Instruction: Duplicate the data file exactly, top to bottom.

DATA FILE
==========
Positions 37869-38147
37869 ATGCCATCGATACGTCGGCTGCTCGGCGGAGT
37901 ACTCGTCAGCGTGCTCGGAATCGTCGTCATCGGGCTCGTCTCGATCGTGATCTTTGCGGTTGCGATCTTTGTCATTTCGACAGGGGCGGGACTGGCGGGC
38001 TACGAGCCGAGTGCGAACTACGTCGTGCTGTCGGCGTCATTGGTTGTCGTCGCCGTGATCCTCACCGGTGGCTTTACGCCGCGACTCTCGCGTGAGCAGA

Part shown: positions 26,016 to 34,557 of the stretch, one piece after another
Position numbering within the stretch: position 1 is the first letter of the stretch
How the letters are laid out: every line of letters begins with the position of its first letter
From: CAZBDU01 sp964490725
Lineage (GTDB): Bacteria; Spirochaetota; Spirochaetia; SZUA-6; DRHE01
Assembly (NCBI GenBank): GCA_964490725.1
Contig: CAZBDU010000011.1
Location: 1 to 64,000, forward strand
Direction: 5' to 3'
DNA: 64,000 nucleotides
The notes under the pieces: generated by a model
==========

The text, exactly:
Positions 37869-38147
37869 ATGCCATCGATACGTCGGCTGCTCGGCGGAGT
37901 ACTCGTCAGCGTGCTCGGAATCGTCGTCATCGGGCTCGTCTCGATCGTGATCTTTGCGGTTGCGATCTTTGTCATTTCGACAGGGGCGGGACTGGCGGGC
38001 TACGAGCCGAGTGCGAACTACGTCGTGCTGTCGGCGTCATTGGTTGTCGTCGCCGTGATCCTCACCGGTGGCTTTACGCCGCGACTCTCGCGTGAGCAGA

Part shown: positions 26,016 to 34,557 of the stretch, one piece after another
Position numbering within the stretch: position 1 is the first letter of the stretch
How the letters are laid out: every line of letters begins with the position of its first letter
From: CAZBDU01 sp964490725
Lineage (GTDB): Bacteria; Spirochaetota; Spirochaetia; SZUA-6; DRHE01
Assembly (NCBI GenBank): GCA_964490725.1
Contig: CAZBDU010000011.1
Location: 1 to 64,000, forward strand
Direction: 5' to 3'
DNA: 64,000 nucleotides
The notes under the pieces: generated by a model